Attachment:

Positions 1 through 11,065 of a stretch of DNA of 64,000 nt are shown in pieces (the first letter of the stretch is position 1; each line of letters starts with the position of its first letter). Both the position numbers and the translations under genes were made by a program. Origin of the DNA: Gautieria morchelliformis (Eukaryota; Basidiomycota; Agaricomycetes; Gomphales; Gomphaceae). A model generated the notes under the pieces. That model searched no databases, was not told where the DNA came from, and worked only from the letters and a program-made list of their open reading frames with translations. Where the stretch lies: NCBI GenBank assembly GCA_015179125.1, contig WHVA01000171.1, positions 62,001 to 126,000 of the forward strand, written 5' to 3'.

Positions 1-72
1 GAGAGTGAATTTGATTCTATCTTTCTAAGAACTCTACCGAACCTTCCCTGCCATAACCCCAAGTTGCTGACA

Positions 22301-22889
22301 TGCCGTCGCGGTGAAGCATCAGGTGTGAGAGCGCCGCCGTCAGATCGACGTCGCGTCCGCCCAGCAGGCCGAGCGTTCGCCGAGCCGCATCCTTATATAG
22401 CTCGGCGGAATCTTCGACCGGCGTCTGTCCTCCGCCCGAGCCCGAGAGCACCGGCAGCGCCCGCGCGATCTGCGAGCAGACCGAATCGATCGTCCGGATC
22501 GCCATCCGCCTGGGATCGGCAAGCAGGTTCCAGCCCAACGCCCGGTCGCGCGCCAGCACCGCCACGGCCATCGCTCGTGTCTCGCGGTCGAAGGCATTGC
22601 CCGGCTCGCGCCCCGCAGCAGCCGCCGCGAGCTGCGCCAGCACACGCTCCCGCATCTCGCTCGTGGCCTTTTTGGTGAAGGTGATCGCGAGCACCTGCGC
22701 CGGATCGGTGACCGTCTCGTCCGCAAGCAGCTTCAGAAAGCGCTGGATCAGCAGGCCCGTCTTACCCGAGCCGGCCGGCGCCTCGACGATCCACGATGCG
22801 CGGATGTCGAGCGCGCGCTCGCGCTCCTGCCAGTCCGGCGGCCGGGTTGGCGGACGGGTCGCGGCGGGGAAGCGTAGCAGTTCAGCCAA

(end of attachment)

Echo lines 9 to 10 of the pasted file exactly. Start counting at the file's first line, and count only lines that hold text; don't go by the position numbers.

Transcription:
22701 CGGATCGGTGACCGTCTCGTCCGCAAGCAGCTTCAGAAAGCGCTGGATCAGCAGGCCCGTCTTACCCGAGCCGGCCGGCGCCTCGACGATCCACGATGCG
22801 CGGATGTCGAGCGCGCGCTCGCGCTCCTGCCAGTCCGGCGGCCGGGTTGGCGGACGGGTCGCGGCGGGGAAGCGTAGCAGTTCAGCCAA